Archaeological Assessments

This document provides guidance and advice to owners, occupiers and agents on conducting archaeological assessments. Unlike other areas of conservation, protecting the archaeology of a site is less about prohibiting development than it is about preserving the ability to record our archaeological heritage.

When a development proposal impacts a Historic Protection Area or a Listed Building the Development Applications Board may require the completion of a preliminary archaeological assessment, an Archaeological Management Plan or both.

Preliminary Archaeological Assessment

This is an assessment of the known or potential archaeological resources within a specific site in accordance with Section 6, Chapter 22, policy HSC.12 in the Bermuda Plan 2018. The objective is to identify the likely character, extent and relative quality of the actual or potential resource, taking account of the following six criteria:

(a) Impact on resources: will the proposed work disturb the ground in any way and therefore alter or destroy potential archaeological resources?

(b) Site Integrity: Has the area where the proposed work is planned already been excavated or altered in a manner that reduces the research or public value of any archaeological resources?

(c) Presence of materials: Is there evidence of archaeological resources or historic structures on the property (e.g. ruins, information contained in old maps, photograph or archival records)?

(d) Research Value: How important would be the potential archaeological resources?

(e) Rarity: How unique is the site in question, in relation to the island’s cultural heritage?

(f) Public Value: How important is the site in question, in relation to the island’s cultural heritage?

This work could be conducted through historic/archival research, site surveys, ground penetrating radar (GPR) surveys, aerial and historic photographs as well as Geographic Information System (GIS) analysis done by the property owner or an agent and not necessarily a qualified archaeologist or historian. A decision on whether an Archaeological Management Plan is required could therefore be reached fairly quickly in accordance with Section 6, Chapter 22, policy HSC.12 in the Bermuda Plan 2018.

Information Sources

There are a number of sources to help in conducting a Preliminary Archaeological Assessment. These include the Bermuda National Trust, the Bermuda Maritime Museum, the Government Archives and the Bermuda National Library.

Archaeological Management Plan

When required by the Board, the applicant shall submit an archaeological management plan, prepared by a qualified archaeologist or historian in conformity with professionally recognized standards for cultural resource management. The applicant or the authorized agent thereof shall confer with the Department of Planning prior to preparing any submission to define and agree upon guidelines for such report and plan, which may include one or more of the following:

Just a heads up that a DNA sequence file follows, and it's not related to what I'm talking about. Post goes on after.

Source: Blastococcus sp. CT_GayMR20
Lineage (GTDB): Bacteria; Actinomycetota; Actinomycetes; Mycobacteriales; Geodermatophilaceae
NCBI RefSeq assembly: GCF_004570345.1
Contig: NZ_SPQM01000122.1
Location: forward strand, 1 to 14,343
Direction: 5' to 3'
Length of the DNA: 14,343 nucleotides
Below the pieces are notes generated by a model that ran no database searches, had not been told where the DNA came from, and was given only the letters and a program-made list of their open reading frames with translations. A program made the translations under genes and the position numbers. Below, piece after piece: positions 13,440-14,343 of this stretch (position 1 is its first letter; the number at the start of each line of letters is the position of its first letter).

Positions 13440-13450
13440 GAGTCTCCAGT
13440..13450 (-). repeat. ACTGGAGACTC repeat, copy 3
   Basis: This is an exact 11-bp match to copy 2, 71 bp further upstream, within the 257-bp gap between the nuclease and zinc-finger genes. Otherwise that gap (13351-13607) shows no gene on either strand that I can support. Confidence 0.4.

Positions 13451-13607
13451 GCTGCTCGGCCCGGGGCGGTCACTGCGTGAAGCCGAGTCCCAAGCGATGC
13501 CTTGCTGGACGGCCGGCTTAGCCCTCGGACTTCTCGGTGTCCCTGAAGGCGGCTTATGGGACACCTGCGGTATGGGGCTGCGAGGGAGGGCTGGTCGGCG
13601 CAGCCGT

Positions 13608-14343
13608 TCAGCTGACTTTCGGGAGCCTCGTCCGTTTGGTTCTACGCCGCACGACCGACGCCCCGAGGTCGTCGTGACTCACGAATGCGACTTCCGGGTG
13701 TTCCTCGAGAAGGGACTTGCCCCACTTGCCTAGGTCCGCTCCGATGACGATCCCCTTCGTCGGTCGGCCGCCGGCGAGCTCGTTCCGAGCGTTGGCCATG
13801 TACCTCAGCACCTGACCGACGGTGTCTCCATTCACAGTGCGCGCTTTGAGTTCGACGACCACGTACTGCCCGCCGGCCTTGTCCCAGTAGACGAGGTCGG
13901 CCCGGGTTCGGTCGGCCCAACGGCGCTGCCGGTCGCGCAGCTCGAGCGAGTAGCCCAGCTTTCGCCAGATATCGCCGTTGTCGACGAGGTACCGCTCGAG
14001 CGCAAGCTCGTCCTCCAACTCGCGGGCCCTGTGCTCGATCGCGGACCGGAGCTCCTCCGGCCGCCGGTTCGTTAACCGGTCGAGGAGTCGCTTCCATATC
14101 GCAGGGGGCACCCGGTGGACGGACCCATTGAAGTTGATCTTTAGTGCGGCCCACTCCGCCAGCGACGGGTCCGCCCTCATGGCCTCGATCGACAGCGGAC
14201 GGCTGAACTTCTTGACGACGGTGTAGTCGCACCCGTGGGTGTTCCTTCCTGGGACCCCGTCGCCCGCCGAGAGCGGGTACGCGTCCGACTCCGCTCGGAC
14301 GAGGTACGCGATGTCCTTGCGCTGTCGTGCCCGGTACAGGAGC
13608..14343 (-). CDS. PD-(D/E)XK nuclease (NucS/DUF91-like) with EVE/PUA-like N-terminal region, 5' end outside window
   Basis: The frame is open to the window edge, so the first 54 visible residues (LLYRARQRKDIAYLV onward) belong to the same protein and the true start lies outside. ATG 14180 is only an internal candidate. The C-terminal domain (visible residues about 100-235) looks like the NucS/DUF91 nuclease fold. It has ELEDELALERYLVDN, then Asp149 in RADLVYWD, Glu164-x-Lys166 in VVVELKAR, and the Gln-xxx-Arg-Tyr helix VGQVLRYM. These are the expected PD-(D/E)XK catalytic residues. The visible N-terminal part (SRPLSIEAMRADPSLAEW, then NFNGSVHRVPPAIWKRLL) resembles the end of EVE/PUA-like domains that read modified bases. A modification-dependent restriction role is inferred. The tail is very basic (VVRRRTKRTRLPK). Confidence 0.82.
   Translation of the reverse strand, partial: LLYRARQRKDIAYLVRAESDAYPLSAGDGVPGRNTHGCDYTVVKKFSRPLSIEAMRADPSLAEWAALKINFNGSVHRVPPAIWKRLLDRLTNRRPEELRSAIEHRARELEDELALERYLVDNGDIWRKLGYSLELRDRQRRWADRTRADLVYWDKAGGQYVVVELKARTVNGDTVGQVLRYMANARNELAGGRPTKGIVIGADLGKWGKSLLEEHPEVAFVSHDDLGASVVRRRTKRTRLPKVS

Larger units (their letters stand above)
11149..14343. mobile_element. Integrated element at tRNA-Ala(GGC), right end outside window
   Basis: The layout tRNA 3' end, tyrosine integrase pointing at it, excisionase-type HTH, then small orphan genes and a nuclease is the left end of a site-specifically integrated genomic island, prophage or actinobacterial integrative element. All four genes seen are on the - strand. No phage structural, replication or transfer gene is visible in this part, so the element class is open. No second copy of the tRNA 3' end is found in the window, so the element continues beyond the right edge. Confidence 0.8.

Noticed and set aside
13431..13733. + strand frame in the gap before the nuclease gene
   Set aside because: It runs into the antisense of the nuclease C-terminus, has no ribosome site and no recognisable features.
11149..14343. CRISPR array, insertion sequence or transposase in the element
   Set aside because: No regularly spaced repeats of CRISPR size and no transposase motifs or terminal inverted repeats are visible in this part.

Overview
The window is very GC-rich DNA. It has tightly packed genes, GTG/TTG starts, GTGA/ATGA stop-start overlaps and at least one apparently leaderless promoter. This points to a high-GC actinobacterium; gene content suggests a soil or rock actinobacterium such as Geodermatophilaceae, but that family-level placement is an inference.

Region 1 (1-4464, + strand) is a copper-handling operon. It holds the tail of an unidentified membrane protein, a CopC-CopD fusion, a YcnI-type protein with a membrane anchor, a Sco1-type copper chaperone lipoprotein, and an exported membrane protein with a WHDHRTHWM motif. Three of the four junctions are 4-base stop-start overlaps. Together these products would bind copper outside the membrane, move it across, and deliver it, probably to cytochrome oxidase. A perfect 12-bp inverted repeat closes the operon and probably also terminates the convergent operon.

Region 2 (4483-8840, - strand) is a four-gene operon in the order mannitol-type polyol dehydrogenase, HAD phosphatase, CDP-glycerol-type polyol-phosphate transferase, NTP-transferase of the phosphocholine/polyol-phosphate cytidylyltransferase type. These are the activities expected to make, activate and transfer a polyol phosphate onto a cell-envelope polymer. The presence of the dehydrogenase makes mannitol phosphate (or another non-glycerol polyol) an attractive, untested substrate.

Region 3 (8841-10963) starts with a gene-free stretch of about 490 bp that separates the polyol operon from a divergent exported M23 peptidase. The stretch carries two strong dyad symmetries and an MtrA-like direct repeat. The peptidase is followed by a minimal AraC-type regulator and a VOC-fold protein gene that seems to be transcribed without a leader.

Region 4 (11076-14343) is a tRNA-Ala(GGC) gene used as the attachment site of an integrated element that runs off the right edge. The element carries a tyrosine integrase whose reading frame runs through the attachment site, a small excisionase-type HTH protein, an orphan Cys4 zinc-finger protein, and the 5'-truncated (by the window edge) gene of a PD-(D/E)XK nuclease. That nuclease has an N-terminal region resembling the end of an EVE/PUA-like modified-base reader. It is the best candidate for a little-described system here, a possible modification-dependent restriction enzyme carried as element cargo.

1. Field Evaluation: a limited programme of non-intrusive fieldwork which determines the presence or absence of archaeological features, structures, deposits, artefacts or eco-facts within a specified site and, if they are present, defines their character, extent and relative quality.
  2. Watching Brief: a formal programme of observation and investigation conducted during any operation carried out for non-archaeological reasons in an area where there is a possibility where archaeological deposits may be disturbed or destroyed.
  3. Building Investigation and Recording: a programme of work intended to establish the character, history, dating, form, and archaeological development of a specified building, structure or complex and its setting
  4. Excavation: a programme of controlled, intrusive fieldwork with defined research objectives which examines, records and interprets archaeological features and structures and, as appropriate, retrieves artefacts, eco-facts and other remains within a specified site
  5. Collection, Documentation, Conservation and Research of Archaeological Materials: the process of retrieving, sorting, cleaning, marking, conserving, recording, analysing, interpreting and preparing for permanent storage all materials retained as a result of archaeological fieldwork and disseminating the

Such an archaeological management plan may, and if required by the Minister shall, also provide reasonable measures for further archaeological study, restoration, reconstruction, disposition of recovered artefacts to an appropriate public or private collection or museum, and in situ preservation of archaeological resources found within the site plan area.

During Construction

Regardless of the nature and extent of the archaeological study required to accompany a development application, if at any time during excavation, site works or construction any artefacts or other evidence of archaeological significance are found construction must cease. The scope of work in terms of the archaeological findings will have to be re-evaluated and a subsequent course of action will need to be agreed upon between the applicant and the Department of Planning prior to resuming construction.

Letters of objection and/or representation should be emailed to referencing the PLAN or SUB number in the subject line.

Dame Lois Browne-Evans Building, 5th Floor, 58 Court Street Hamilton, HM12, Bermuda

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